He had never volunteered before.
But in 2018, Juan Salgado, an administrative analyst at the County Psychiatric Hospital, decided to participate in the annual homeless count.
He chose the San Diego River, where count volunteers are guided by the San Diego River Park Foundation. While Salgado was counting homeless people in the area near Mission Gorge Road, he noticed the large amounts of garbage on the river banks.
Salgado learned the San Diego River Park Foundation oversees cleaning the river and decided he would volunteer his time and help to remove trash.
“Counting the homeless was such a positive experience, it inspired me to continue volunteering and pick up trash,” said Salgado, who’s been with the County for three years and has been in his current position for the past three months. “I saw the mountains of trash and thought, ‘This is terrible.’”
In 2018, Salgado volunteered one day each week, donating about 180 hours of his time to remove trash from the river. Every year, Foundation volunteers remove about 200,000 pounds of trash.
Salgado said it’s a common misconception that the trash and debris that end up in the river is dumped there by the homeless people that live in the river banks.
He said the trash in the river is the result of storm water and winds that blow trash into the river. Trash also comes from motorists and people who dump unwanted items into the river.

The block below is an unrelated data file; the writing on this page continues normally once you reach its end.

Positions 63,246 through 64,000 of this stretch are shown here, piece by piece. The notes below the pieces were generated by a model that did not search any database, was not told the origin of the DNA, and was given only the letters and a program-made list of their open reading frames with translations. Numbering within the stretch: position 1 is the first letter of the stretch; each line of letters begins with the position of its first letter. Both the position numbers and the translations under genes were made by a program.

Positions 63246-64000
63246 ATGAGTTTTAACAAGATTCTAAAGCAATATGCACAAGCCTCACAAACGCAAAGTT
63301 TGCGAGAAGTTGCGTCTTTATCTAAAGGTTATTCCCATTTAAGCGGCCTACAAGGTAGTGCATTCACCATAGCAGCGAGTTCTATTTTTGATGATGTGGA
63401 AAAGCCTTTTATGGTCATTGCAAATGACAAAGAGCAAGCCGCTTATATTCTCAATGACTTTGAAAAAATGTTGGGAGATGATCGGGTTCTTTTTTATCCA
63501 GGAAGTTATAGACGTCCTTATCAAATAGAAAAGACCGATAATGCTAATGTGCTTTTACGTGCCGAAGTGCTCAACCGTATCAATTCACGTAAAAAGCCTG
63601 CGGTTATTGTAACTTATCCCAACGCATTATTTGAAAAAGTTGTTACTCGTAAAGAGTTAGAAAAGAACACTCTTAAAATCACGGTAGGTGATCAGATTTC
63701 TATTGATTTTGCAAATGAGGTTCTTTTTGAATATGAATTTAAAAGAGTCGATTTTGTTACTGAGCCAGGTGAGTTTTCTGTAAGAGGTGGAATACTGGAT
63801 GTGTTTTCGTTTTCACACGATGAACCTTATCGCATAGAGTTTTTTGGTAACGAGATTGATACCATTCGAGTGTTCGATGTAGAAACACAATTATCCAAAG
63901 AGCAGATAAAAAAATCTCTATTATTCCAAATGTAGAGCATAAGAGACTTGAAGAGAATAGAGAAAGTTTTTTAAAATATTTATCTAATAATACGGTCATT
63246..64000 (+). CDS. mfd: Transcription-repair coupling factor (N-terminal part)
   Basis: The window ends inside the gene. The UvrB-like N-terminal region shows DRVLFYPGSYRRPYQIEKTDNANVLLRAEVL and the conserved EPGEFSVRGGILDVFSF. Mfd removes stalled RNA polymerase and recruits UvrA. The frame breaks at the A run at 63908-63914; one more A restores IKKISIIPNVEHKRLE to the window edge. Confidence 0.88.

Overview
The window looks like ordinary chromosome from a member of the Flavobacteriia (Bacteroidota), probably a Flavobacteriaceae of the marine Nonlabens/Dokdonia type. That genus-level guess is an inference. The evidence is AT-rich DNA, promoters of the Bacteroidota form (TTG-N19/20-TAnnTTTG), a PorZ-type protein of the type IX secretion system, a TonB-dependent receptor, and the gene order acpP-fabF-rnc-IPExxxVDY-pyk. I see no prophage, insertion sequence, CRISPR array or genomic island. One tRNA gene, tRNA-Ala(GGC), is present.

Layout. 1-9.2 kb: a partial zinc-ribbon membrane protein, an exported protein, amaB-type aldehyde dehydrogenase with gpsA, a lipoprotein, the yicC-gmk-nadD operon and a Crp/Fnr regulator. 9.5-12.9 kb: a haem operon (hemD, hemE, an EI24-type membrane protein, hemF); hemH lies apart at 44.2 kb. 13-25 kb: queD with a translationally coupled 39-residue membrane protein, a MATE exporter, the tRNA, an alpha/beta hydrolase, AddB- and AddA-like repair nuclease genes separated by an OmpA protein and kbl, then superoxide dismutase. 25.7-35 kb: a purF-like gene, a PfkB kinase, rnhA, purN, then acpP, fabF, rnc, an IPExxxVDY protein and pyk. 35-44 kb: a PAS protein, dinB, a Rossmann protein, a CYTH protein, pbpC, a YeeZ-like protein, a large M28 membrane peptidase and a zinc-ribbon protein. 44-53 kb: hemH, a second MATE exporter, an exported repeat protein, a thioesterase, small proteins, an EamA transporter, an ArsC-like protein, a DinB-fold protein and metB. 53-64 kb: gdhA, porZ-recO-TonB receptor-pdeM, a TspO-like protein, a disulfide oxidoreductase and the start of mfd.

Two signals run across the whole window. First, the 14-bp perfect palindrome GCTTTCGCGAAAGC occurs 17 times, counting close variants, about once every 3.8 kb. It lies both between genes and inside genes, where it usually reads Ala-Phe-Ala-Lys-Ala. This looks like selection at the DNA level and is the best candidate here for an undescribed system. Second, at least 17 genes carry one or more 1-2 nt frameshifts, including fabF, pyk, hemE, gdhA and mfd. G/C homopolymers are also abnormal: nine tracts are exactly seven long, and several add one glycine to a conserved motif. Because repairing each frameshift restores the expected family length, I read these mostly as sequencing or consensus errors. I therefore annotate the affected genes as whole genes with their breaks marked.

“We’ve seen places where people just leave their trash in the river. It’s carelessness about the river,” said Salgado, who recently was the guide for the Asian Pacific Alliance of County Employees and Emerging Workforce Association volunteers when they travelled the river banks documenting invasive plant species using a smartphone app.
Earlier this year, Salgado was a guide during the 2019 homeless count and said he will do it again in 2020. He is still volunteering on weekends and plans to do it for the foreseeable future because he wants to continue serving his community. He lives near the river along Mission Gorge Road.
“It’s really gratifying. When we’re out there, people realize how pretty it is down there,” Salgado said. “You get some exercise and you’re helping your community. Volunteering is such great thing to do.”
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